In the clothing business, we have ended an extended period of significant price deflation. Over the past twenty-five years, we've witnessed an explosion in global consumption of apparel -- particularly in the United States and Europe -- as well as a boom in producing capacity around the globe to meet that demand. In fact, so much new capacity came on-line over the past two decades that it really outstripped demand and resulted in producers lowering prices just to maintain their place in a crowded global supply chain.

With the global recession, however, I feel those days are quickly coming to an end for one very simple reason: higher cotton prices. Cotton is a market catalyst. In the case of raw materials, cotton in particular, prices have soared exactly when economists say commodity prices should typically plummet, when demand is flattened due to recession. This time is different. There is every indication, at least for the moment anyway, consumption in China and India may have helped to boost demand for cotton at a time when weak demand in the United States and Europe would have normally deflated prices. I also wonder ...  will this increased demand in China and India really result in higher prices for clothing around the world over time?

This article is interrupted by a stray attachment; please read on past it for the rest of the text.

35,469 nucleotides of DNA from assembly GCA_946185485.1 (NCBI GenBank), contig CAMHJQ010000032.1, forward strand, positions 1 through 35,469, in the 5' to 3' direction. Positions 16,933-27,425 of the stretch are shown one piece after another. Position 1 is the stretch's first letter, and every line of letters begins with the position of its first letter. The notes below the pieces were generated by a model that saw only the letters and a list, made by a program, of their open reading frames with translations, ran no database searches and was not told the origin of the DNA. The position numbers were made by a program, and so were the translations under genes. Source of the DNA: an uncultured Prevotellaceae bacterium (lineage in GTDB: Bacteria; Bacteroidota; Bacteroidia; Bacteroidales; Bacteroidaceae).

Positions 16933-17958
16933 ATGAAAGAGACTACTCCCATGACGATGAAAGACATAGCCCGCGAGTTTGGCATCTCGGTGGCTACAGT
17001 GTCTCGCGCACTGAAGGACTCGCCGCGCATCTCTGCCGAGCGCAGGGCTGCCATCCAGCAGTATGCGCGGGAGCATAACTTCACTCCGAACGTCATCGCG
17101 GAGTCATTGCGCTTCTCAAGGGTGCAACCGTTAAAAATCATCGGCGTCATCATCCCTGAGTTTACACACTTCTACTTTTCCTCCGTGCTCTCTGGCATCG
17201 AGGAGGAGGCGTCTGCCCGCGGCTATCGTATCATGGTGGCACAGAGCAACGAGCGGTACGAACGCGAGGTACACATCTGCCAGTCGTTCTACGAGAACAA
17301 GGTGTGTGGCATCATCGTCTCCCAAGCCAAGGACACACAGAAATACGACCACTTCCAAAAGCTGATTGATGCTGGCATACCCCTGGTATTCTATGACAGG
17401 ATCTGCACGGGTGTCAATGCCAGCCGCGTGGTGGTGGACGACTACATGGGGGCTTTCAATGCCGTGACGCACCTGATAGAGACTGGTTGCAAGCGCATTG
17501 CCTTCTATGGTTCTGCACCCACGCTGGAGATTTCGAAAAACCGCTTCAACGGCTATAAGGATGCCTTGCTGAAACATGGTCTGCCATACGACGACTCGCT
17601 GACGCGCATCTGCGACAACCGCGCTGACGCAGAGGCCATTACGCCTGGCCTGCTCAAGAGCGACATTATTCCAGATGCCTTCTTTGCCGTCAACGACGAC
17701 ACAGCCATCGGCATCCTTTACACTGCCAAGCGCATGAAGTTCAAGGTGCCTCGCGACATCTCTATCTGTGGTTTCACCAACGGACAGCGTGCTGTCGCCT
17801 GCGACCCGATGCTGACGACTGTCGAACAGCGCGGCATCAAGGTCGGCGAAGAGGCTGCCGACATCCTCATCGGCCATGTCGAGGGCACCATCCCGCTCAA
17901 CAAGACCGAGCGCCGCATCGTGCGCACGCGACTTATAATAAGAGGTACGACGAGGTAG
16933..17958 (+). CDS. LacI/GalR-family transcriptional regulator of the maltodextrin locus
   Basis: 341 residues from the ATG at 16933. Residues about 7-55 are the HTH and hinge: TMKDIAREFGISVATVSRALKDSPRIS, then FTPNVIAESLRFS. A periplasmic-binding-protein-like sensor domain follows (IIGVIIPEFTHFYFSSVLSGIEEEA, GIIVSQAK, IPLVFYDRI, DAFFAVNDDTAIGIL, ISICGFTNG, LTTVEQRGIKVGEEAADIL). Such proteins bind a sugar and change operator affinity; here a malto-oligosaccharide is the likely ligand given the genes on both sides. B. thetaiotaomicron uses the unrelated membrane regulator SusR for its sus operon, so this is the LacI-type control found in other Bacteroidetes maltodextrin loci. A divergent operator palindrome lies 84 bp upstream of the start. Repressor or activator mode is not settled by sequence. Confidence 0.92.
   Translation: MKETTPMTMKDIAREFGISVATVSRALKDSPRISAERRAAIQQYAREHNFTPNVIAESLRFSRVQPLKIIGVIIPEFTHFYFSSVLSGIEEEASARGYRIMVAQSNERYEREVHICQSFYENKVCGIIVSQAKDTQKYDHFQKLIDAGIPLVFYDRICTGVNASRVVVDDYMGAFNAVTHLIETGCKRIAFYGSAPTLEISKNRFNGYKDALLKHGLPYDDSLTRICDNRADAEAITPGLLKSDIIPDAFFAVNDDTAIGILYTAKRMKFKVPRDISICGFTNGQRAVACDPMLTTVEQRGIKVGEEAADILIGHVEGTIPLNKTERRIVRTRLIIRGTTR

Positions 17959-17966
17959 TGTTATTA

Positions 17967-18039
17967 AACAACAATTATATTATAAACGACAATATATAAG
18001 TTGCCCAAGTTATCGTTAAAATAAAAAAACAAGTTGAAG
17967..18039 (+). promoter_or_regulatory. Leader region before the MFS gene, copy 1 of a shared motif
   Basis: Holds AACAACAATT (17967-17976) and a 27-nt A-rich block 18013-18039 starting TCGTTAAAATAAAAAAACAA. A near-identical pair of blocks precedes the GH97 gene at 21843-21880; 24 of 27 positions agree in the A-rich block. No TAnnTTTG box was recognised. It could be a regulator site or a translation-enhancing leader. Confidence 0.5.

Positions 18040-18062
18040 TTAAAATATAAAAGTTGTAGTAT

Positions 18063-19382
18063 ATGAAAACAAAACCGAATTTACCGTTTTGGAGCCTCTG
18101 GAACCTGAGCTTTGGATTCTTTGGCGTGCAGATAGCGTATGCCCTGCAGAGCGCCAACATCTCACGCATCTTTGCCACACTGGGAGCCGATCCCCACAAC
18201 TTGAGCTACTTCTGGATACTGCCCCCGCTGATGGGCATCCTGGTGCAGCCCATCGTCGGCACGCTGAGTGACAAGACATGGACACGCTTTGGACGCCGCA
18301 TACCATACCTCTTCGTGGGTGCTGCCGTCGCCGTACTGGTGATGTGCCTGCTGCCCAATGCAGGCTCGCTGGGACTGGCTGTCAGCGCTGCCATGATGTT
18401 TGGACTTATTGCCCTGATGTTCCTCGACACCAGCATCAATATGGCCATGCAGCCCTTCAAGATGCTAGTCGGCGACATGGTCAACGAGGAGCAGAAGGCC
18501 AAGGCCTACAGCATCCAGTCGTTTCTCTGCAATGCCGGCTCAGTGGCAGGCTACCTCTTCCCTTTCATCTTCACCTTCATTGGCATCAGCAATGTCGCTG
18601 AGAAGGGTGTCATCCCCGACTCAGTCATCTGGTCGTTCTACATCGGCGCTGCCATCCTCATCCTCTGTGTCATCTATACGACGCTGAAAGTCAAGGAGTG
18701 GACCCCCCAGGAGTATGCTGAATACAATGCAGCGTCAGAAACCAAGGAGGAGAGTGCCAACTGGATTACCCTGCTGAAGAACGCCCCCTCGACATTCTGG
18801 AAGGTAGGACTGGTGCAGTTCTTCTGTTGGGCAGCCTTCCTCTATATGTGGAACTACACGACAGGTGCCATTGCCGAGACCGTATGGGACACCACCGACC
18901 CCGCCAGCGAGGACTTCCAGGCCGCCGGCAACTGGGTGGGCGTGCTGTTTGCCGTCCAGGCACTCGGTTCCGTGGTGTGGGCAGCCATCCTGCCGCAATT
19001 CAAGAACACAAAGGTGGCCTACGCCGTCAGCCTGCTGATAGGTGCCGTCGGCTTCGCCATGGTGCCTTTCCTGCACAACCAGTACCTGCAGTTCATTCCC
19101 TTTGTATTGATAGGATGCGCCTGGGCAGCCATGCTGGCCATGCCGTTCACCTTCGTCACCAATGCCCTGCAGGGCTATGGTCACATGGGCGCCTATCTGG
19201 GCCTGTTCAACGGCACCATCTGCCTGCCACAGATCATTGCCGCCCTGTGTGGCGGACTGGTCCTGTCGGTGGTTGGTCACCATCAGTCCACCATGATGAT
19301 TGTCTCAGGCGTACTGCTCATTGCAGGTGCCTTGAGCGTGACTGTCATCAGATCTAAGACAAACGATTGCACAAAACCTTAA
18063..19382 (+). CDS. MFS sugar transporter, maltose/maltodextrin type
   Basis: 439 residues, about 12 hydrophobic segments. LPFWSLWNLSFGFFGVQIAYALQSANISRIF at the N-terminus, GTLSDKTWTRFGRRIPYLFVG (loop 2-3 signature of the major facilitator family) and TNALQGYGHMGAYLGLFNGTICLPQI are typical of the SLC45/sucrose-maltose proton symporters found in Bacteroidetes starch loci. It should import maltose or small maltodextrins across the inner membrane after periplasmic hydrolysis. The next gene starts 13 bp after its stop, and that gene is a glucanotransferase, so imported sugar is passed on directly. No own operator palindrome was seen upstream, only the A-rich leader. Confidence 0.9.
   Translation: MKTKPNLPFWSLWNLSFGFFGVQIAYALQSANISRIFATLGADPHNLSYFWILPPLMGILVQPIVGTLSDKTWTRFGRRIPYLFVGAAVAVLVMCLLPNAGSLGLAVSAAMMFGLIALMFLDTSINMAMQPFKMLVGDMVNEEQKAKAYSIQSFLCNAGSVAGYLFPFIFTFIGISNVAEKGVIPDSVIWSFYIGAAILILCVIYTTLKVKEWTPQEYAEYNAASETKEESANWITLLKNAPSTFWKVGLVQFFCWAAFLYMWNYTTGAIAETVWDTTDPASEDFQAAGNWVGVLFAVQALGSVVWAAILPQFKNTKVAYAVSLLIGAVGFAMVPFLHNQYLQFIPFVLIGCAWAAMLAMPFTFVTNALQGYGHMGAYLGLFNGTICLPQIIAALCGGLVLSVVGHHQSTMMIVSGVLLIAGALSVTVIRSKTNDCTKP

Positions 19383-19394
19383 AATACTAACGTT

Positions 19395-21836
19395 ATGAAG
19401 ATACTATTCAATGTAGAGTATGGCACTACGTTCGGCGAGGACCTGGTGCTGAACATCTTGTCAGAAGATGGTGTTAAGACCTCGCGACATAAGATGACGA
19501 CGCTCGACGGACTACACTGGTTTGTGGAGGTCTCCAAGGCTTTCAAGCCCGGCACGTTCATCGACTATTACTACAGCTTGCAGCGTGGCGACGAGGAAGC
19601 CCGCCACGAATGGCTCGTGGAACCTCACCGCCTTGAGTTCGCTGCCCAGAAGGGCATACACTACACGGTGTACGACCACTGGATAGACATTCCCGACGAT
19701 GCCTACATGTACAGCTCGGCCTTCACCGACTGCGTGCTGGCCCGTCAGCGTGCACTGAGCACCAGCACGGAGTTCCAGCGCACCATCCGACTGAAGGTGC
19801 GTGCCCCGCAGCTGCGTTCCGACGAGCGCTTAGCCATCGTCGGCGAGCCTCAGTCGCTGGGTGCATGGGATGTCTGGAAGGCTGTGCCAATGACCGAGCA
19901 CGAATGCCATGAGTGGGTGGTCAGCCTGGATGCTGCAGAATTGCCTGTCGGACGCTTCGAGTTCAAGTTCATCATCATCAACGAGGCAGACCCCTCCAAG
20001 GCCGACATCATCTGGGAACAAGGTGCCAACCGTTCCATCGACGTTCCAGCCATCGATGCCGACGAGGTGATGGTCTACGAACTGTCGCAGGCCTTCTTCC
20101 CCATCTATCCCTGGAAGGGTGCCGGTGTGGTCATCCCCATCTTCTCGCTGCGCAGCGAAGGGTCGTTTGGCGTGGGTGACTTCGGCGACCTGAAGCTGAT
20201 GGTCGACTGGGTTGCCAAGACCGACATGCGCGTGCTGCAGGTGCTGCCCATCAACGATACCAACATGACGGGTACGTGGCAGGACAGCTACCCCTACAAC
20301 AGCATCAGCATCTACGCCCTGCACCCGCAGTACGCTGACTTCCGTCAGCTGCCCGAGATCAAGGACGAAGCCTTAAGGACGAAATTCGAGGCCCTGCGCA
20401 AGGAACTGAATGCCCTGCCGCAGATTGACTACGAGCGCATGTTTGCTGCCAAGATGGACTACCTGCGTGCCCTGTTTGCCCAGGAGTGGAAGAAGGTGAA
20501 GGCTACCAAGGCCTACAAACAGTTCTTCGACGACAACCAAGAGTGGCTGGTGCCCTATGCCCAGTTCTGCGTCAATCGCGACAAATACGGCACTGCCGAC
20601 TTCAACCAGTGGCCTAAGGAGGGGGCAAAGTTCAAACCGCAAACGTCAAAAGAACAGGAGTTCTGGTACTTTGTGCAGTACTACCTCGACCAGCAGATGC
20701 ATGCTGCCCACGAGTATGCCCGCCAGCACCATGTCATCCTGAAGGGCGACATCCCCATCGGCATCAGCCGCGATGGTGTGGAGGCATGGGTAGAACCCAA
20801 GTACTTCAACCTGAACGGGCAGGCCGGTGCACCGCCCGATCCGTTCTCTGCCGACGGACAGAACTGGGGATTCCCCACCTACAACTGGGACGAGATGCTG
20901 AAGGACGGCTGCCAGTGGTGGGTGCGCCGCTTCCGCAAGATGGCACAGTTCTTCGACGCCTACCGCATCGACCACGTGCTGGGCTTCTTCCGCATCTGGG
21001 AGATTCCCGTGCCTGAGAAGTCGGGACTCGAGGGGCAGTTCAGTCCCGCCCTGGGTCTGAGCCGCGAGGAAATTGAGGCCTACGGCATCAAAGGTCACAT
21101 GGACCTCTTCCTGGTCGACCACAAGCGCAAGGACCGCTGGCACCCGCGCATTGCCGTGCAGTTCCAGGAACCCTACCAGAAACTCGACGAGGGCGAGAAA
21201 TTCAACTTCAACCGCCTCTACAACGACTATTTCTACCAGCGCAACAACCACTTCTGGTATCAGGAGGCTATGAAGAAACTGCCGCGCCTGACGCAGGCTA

Which brings me back to our friend Sisyphus. He's still busy pushing that rock up a hill -- but now I just noticed that it fell back to the bottom again. A lesson for textile and apparel companies? Yes. What goes up will eventually go down. It's the same with cotton prices. They are up today, but they will be lower in the future. The same goes for margins -- today's margins may be thin, but that can change tomorrow.

Please note that this article was originally written for publication in Textile Quarterly Magazine.

You Might Also Like

2 comments

Featured Post

How The Textile Supply Chain Can Save The Planet

Change can be difficult. It can also be disruptive. Take climate change, for example. Representatives from 192 countries recently penned ...

Contact Form

Name

Email *

Message *